Critically injured Republican whip is avid sports fan

Associated Press

Baton Rouge, La. — Rep. Steve Scalise, a member of the House Republican leadership, is known for his love of baseball and the late-night meals he often serves his colleagues in his office near the Capitol’s ornate Statuary Hall.

Scalise, the No. 3 House Republican, was shot Wednesday along with several others during a GOP baseball practice in Alexandria, Virginia. He was in critical condition following surgery, the hospital said.

An avid sports fan, Scalise distributed commemorative baseball bats to fellow House members when he ran for the leadership post in 2014. The Louisiana conservative was elected majority whip, the job of chief Republican vote counter.

His campaign for the whip job had a Louisiana flair that included distribution of “Geaux Scalise” T-shirts and a Cajun dinner with sausage, oysters and gumbo.

A major supporter of the oil industry, Scalise also is known for hosting lawmakers on tours of offshore rigs in the Gulf of Mexico. One of his major legislative accomplishments was ensuring that penalties paid after the BP oil spill go to areas affected by the spill.

Scalise, 51, was first elected to the House in 2008 and served as chairman of the Republican Study Committee, a group of conservatives, before becoming whip in the leadership shuffle that followed the surprise defeat of then-Majority Leader Eric Cantor in a Republican primary.

In his whip campaign, he boasted about his conservative credentials and pointed out that he’d be the only GOP leader from the South, which had a major role in giving Republicans their largest House majority in decades.

At the time of the shooting, the lawmakers were preparing for an annual congressional game scheduled for Thursday night.

Scalise, who was shot in the hip, was transported to MedStar Washington and underwent surgery.

“Prior to entering surgery, the whip was in good spirits and spoke to his wife by phone. He is grateful for the brave actions of U.S. Capitol Police, first responders and colleagues,” his office said in a statement.

Scalise has forged a close relationship with President Donald Trump, working together on the House health care bill and a pending effort to overhaul the tax code.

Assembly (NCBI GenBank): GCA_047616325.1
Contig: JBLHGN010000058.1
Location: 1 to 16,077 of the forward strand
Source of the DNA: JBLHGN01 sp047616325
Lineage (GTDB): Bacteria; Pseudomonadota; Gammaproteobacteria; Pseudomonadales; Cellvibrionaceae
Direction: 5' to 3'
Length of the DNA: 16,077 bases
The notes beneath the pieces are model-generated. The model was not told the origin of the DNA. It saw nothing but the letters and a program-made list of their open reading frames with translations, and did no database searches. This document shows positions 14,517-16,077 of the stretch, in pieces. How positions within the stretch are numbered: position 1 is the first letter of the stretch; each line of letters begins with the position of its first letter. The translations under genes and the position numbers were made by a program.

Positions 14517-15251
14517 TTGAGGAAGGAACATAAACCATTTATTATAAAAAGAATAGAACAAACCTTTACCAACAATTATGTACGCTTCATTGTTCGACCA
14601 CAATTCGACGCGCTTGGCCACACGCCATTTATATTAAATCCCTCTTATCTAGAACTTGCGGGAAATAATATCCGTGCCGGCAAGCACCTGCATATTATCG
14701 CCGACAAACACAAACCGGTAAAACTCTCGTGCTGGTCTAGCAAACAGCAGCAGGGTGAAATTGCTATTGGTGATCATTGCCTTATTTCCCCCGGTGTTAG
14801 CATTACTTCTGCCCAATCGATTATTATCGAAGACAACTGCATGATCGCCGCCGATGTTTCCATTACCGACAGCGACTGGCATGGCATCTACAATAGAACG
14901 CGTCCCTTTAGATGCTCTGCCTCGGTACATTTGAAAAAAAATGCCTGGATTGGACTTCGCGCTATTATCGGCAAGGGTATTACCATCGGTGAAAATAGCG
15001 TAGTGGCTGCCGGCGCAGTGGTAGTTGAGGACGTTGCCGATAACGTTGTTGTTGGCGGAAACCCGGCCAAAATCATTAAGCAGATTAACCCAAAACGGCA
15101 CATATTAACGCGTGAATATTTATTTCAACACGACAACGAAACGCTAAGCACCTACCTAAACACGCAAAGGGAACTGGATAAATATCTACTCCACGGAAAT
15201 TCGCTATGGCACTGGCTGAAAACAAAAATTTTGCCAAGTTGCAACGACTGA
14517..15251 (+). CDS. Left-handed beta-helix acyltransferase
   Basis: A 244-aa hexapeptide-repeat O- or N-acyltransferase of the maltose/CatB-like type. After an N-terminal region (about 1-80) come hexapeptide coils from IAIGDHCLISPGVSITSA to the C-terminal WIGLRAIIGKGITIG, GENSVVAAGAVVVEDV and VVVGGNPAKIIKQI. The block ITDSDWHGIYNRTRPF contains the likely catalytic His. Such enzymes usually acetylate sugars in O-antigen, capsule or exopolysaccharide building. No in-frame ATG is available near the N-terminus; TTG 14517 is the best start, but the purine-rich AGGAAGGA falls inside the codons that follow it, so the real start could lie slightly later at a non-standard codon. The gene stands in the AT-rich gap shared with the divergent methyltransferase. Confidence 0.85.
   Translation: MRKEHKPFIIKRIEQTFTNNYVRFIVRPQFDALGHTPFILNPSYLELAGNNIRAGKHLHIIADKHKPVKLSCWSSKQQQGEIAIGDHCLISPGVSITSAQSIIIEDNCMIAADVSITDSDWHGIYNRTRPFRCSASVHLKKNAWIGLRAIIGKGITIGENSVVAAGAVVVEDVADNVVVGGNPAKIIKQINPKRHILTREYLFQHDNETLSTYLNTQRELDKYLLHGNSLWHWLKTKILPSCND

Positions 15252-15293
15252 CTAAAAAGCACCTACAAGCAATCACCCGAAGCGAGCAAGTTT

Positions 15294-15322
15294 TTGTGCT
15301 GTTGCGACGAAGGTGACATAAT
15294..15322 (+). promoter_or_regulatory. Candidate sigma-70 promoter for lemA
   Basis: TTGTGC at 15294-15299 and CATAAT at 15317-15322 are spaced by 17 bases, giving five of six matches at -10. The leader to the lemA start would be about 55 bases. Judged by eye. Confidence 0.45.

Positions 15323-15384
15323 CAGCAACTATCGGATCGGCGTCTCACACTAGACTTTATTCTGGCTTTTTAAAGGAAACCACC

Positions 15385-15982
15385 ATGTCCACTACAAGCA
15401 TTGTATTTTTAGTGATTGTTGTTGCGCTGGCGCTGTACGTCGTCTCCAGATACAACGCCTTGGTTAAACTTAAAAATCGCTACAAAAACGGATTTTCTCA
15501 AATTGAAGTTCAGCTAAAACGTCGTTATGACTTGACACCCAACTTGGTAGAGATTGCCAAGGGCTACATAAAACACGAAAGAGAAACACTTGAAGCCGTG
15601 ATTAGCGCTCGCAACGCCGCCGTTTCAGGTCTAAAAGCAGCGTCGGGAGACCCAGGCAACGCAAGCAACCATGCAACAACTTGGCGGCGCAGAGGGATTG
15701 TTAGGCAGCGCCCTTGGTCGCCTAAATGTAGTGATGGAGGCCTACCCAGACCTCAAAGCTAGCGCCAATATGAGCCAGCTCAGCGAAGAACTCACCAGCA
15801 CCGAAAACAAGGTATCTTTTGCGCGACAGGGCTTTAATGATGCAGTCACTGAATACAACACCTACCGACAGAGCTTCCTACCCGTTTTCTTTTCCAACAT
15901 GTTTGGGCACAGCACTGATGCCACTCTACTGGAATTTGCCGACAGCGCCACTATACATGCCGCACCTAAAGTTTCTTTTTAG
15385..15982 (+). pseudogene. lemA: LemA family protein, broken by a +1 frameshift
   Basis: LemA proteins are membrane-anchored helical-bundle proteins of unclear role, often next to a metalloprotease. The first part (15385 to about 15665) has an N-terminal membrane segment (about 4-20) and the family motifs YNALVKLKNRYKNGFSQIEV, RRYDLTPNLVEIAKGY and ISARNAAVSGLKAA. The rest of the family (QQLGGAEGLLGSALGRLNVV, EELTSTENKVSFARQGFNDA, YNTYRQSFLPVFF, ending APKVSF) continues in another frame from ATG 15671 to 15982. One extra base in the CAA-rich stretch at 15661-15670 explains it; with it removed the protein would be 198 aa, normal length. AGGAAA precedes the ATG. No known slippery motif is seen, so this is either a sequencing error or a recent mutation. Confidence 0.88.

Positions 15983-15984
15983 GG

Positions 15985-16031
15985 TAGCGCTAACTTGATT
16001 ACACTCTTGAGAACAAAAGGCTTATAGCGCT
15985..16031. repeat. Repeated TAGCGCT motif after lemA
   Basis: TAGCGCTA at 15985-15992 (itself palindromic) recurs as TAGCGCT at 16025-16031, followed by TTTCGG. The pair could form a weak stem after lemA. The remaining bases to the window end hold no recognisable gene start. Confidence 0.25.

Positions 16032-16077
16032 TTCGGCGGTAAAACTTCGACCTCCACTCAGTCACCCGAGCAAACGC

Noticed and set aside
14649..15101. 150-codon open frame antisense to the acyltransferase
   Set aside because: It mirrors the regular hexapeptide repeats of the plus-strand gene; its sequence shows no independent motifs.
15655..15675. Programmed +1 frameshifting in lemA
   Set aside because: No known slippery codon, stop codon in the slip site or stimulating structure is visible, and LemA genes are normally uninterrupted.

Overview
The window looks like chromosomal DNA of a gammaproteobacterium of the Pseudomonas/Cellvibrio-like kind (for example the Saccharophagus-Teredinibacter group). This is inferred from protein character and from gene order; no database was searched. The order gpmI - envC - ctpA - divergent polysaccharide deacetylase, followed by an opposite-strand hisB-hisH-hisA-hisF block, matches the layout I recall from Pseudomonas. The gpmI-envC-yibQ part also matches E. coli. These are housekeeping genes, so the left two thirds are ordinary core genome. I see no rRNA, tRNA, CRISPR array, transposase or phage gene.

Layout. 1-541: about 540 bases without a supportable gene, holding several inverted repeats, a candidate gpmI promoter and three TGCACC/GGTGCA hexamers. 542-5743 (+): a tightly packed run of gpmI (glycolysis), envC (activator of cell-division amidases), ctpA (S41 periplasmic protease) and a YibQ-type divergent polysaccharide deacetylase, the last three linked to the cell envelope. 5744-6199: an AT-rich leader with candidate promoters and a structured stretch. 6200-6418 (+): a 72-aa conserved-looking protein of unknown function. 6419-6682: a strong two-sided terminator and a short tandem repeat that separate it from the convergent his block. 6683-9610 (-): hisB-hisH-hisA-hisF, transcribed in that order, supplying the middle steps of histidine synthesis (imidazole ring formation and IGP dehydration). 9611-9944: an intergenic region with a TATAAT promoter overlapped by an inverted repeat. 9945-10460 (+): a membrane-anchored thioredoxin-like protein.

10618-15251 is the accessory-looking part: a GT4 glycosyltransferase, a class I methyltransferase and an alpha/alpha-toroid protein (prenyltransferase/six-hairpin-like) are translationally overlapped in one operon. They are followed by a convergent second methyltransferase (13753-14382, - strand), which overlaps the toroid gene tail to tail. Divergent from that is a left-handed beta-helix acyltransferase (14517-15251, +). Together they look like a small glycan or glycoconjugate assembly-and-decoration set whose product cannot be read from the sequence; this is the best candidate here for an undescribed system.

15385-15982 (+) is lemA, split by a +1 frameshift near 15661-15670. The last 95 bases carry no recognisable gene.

Trump, in remarks from the White House, called Scalise “a very good friend” and said, “He’s a patriot, and he’s a fighter. He will recover from this assault.”

As the No. 3 House Republican, Scalise has a security detail assigned to him at all times. Lawmakers who were at the practice said the shootings could have been much worse if the security detail had not been there.

Scalise represents a district that includes some New Orleans suburbs and bayou parishes. Before entering Congress, he was a lawmaker in Louisiana for 12 years. His signature legislation included a film industry tax credit program aimed at helping Louisiana become “Hollywood South” and a constitutional amendment outlawing gay marriage.

As a state lawmaker, Scalise built relationships with people of diverse views, even as he maintained a rock-solid conservative voting record. One of his closest friends remains Rep. Cedric Richmond, a New Orleans Democrat who leads the Congressional Black Caucus and befriended Scalise when the two were both in the state House.

Rep. Ralph Abraham, R-La., described Scalise as a great leader who is the go-to person for the state’s congressional delegation.

“Any time we need anything, we go to Steve and he makes it happen,” Abraham said.

Scalise has faced questions about some of his Louisiana ties. Six months after his election as whip, it came to light that he had spoken in 2002 to a white supremacist group founded by former Ku Klux Klan leader David Duke. Scalise apologized for the speech and said he was unaware of the group’s racial philosophy when he agreed to speak as a state legislator.

“I reject bigotry of all forms,” Scalise said then.

A fun-loving, unabashed champion for Louisiana’s culture and food, Scalise is known as someone who likes to have a good time just as much as he likes rough-and-tumble politics. He returns to the Louisiana legislature every year during session to revisit the House and Senate chambers where he once worked and mingle with his former colleagues, quick with hugs and handshakes.

Scalise is so unassuming and low-key that Louisiana politicians have often joked about his security detail.

“I’ve seen him a couple of times like in the Superdome and I often wondered, ‘Well, why in the hell did he have all those security people with him?” Louisiana Senate President John Alario said.

“I see why now,” Alario added. “It was an abundance of caution. I’m glad they did it.”